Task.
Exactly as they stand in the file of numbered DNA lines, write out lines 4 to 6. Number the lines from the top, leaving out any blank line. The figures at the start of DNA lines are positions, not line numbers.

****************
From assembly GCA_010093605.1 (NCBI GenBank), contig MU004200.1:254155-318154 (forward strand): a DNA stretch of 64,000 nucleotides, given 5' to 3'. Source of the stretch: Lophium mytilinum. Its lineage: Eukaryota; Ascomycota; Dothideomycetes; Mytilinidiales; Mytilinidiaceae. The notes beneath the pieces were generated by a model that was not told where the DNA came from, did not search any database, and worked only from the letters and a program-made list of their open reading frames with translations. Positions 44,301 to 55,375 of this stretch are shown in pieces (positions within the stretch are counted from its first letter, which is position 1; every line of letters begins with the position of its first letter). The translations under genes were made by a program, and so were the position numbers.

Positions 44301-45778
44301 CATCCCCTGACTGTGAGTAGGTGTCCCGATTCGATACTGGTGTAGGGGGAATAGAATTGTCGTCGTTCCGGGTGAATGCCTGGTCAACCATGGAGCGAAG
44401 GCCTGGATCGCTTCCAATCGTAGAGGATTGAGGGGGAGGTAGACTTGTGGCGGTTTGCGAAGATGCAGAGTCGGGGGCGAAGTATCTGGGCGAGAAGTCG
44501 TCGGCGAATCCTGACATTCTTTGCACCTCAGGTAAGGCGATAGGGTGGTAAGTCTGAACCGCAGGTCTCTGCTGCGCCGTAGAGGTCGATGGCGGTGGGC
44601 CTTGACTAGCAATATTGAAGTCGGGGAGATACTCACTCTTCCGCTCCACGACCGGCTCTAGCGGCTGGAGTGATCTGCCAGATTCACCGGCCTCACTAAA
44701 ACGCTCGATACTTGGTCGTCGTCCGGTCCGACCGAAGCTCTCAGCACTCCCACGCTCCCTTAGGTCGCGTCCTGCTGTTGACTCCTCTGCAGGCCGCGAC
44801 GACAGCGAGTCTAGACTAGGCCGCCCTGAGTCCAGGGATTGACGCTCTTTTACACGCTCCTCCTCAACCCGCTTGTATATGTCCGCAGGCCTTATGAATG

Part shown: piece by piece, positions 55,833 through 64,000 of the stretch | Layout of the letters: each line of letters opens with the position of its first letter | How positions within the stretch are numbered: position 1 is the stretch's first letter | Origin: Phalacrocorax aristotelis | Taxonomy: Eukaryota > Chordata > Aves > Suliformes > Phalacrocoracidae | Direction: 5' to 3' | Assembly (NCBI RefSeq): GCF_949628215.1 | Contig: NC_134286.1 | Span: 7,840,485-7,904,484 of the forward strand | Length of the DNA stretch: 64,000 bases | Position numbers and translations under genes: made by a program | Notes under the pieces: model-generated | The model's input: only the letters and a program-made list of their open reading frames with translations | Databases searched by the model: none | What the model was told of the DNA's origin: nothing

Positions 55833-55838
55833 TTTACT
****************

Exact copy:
44401 GCCTGGATCGCTTCCAATCGTAGAGGATTGAGGGGGAGGTAGACTTGTGGCGGTTTGCGAAGATGCAGAGTCGGGGGCGAAGTATCTGGGCGAGAAGTCG
44501 TCGGCGAATCCTGACATTCTTTGCACCTCAGGTAAGGCGATAGGGTGGTAAGTCTGAACCGCAGGTCTCTGCTGCGCCGTAGAGGTCGATGGCGGTGGGC
44601 CTTGACTAGCAATATTGAAGTCGGGGAGATACTCACTCTTCCGCTCCACGACCGGCTCTAGCGGCTGGAGTGATCTGCCAGATTCACCGGCCTCACTAAA